Mark

"How are you today, Mr. Cohen?"

Mr. Cohen looks up, a single snow-white eyebrow raised. The basic answer is the same as it's always been these last several months: Mr. Cohen is dying, slowly and somewhat painfully.

A sigh comes from Mr. Cohen's companion. "All right. Stupid question. I'm sorry."

"No, no, not stupid." Mark coughs and snuggles down under the blankets on his bed. "I feel cold, mostly."

"You need more blankets? I can get you more blankets." Benjamin Coffin the IV moves to do so, but Mark gently grips his wrist. "No blankets, huh?"

Mark shakes his head. "If it's all right, I'd prefer to just have some company."

Ben laughs nervously and runs a hand over his close-shaven scalp. "Sure! Sure. You can tell me about the good old days. Y'know, your wild times with dad and Collins and everyone."

"I can do even better." Mark smiles. "I can show you the good old days."

So Mark talks Ben through setting up the old projector in the private room of the swanky nursing home that Ben pays for. When Ben immediately proclaims the projector "ancient" in a good-humored sort of way, Mark decides that maybe he likes this kid, even if he is Benny's son. Even if the kid does have an annoying habit of checking up on him all the time.

Mark doesn't watch the films. He knows these films. He made these films. Instead he watches Ben. Ben watches with a slight smile on his painfully young face. Mark is touched at how the other man's smile widens just a bit whenever Benny appears on-screen. Ben must miss him a lot. Perhaps that's why he's so diligent about looking after Mark—Mark is the last link to Benny, to the past.

When Roger appears on-screen, with the longer hair he wore after heroin and April and HIV, Mark frowns. Thinking of Roger always makes Mark think of the one real fight they ever had: You pretend to create and observe, but really you detach from feeling alive. Which was true enough. But Mark never did it to protect himself from getting hurt. He did it so he could protect them. He still wishes he could have found a way to explain all that to Roger, before Roger … Well. Too late now. No day but today.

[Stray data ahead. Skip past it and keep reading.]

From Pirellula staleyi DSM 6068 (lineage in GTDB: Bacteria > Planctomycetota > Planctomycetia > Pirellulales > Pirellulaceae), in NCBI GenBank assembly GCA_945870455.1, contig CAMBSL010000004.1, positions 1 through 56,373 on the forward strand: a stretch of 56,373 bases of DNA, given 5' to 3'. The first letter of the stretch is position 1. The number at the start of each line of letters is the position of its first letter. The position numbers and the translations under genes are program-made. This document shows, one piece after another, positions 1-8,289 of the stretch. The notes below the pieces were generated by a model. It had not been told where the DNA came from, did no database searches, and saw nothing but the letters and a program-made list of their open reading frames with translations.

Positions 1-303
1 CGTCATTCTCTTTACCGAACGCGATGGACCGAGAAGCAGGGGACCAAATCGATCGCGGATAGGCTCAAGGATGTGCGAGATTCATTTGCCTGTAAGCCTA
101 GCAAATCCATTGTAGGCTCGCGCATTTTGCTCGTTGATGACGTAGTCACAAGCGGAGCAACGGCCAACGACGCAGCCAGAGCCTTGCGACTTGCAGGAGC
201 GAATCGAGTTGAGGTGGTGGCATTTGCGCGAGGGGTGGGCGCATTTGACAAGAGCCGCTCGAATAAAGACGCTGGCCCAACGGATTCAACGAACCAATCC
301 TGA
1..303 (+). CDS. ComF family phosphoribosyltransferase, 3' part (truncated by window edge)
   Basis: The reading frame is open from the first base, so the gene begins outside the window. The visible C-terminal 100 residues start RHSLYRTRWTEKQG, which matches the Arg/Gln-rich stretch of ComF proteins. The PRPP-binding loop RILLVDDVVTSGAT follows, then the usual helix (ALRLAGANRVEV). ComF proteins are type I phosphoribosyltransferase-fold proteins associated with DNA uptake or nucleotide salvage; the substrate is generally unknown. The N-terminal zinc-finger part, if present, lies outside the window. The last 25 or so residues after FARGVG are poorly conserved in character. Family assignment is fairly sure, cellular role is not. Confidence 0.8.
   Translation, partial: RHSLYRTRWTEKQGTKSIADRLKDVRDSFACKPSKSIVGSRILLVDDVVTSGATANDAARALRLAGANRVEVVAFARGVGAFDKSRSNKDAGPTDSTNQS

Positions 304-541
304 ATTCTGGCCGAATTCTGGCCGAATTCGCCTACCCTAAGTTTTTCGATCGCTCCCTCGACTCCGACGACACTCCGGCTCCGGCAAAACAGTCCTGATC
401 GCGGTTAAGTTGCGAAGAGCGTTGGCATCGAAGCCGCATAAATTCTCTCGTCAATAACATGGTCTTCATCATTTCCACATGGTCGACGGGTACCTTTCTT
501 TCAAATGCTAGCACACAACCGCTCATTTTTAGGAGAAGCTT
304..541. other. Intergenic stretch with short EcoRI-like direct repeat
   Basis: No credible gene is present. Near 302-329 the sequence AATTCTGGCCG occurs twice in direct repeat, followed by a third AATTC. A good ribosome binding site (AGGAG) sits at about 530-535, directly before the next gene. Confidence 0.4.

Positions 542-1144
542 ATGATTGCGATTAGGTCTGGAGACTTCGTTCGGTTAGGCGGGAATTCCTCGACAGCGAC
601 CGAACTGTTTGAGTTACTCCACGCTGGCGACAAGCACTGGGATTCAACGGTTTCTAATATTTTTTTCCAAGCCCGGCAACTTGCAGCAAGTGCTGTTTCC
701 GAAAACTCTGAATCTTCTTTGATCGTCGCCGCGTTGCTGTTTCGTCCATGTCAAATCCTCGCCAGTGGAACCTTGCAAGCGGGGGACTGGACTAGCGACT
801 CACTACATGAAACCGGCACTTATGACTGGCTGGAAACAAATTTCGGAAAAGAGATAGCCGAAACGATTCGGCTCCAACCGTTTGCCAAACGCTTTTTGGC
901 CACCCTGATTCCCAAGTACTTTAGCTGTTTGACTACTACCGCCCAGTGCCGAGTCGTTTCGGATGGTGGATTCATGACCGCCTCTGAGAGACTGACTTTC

Ben's light brown hand lightly touches the stark white hospital gown covering Mark's shoulder. Mark glances up, confusion further wrinkling an already wrinkled brow. He can't make out Ben's face. His vision is all blurry. Why?

"Are you all right, Mr. Cohen?"

Oh. He's crying. That's why. It feels good. When he was young he never used to cry much, but right now it feels good to let the heat of the tears warm his sallow cheeks. Hesitant, Ben puts his arms around Mark's shoulders, and Mark allows it. Ben smells like coffee. It's nice.

"I'm sorry the films got you upset," the younger man says, gentle, soothing. Mark wonders where Ben learned his gentleness. From Benny? Maybe. But probably not.

"It's all right." Mark sniffles a little. "I'm just an old man, that's all. We get sentimental."

Ben laughs. He checks his watch, still keeping his arms around the older man. "You know, I don't have to get back to the office this afternoon. Things are pretty slow right now. Would you like me to stay for a while?"

Mark opens his mouth to say no. To say that he's fine. Quite all right. Doesn't want to be a burden. Instead he finds himself inexplicably responding, "If you wouldn't mind. Yes. I'd like that."

"Okay," Ben says, nodding, grinning. And the grin Ben definitely learned from his father, Mark finds himself thinking, as he falls asleep with warm arms around him.

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Author's Notes: So all things must pass, even Mark Cohen. I do hope this chapter is more "full circle" than "anticlimactic," but perhaps not. Regardless, thanks to those who have read and reviewed! I also hope you've enjoyed the story—well, that you've enjoyed it as much as anyone can enjoy a story where the author cruelly kills off all the characters.